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A Brief Warning About a Troubled REIT

Every income investor and their mother love a good REIT. With their potential for big yields and dividend growth, that’s hardly surprising.

So let Potlatch Corporation (PCH) serve as a good reminder that not all REITs are created equal

Potlatch specializes in acquiring, managing and maintaining forests, with the dual intent of harvesting the trees for wood products, then planting and renewing its forests through responsible stewardship.

It currently controls approximately 1.6 million acres of timber, with holdings in Idaho, Minnesota, Wisconsin and Arkansas.

Through its wholly owned subsidiary, Potlatch TRS, it also operates real estate development and sales business.

In addition, the TRS subsidiary runs six manufacturing plants to convert all that raw timber into practical wood products like lumber, plywood and particleboard.

With a turnaround in the housing market becoming more of a reality, it only makes sense that outfits like Potlatch are seeing an increase in investor attention.

Since the first of the year, shares in Potlatch Corporation have been on a steady rise, up about 18% on the year.

And the company pays a decent dividend of $1.24 annually, or roughly $0.31 per share per quarter, representing a yield of about 2.6%.

Despite the rising share price and serviceable yield, there are reasons for investors to keep their distance…

All the Sign of Trouble I Need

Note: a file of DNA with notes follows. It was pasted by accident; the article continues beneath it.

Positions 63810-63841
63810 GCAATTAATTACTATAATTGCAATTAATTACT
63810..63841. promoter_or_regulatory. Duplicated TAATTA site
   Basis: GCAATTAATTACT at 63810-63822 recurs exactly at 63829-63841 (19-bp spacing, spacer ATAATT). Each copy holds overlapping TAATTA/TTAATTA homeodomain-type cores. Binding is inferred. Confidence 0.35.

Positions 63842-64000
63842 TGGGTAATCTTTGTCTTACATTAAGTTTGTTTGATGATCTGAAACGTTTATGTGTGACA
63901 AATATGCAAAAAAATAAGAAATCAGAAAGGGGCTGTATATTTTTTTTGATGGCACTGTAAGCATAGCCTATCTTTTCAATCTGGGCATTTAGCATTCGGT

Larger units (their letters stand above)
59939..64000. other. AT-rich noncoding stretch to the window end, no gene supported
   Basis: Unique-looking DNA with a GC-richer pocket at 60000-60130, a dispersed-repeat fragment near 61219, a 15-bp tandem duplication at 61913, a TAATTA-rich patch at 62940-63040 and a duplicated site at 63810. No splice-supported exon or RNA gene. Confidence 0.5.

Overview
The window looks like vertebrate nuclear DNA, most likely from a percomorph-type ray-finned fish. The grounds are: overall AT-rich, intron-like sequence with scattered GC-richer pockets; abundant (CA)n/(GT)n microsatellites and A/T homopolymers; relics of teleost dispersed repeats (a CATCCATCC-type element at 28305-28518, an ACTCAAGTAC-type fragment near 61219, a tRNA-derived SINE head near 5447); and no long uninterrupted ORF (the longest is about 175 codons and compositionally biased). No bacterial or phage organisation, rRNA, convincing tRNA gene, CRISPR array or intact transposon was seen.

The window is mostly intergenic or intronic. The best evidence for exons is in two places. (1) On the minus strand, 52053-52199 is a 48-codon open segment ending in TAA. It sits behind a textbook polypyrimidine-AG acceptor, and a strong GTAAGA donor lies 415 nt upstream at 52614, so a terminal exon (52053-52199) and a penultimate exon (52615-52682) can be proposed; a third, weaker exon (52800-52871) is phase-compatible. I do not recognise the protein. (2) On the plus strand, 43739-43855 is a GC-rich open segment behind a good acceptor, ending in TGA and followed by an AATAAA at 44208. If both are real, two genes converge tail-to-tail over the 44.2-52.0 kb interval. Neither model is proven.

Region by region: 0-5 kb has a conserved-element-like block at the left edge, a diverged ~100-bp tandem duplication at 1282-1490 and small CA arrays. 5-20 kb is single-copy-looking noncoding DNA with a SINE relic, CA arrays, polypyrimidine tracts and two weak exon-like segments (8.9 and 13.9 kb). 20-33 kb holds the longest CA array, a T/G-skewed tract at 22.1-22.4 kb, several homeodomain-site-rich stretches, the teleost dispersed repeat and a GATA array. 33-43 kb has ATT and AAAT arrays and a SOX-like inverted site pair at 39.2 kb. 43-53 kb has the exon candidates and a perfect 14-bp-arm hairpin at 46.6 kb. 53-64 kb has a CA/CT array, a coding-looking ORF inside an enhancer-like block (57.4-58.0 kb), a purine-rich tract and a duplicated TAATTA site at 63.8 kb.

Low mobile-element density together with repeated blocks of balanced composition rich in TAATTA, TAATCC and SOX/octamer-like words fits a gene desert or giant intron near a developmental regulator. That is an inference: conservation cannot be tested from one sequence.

First, there’s the not-so-small matter of the company’s debt…

Potlach has approximately $526 million outstanding, pushing its debt-to-equity ratio to 2.52 – well above the industry average of 0.92.

Second, there’s the also not-so-small matter of the company’s valuation…

Potlatch shares are trading right up against their 52-week highs. At $47 a share, that gives Potlatch an astronomical price-to-earnings ratio of 44.

Given the mounting debt and high valuation, it’s no surprise that institutional investors have been drawing down their positions.

In tandem with the exodus, analysts have unleashed downgrades, landing recommendations squarely in the “neutral” to “sell” territory.

On top of it all, even insiders are liquidating shares. Over the last six months, there have been nine separate insider sales against only one purchase. Hardly a bullish sentiment.

However, what bothers me most about Potlatch – and why you should ignore it completely – is that it severely cut the dividend in 2011, from $0.51 to $0.31.

Nothing inspires less confidence than a dividend cut. And that’s all the sign of trouble I need.

Safe investing,

Tim Diering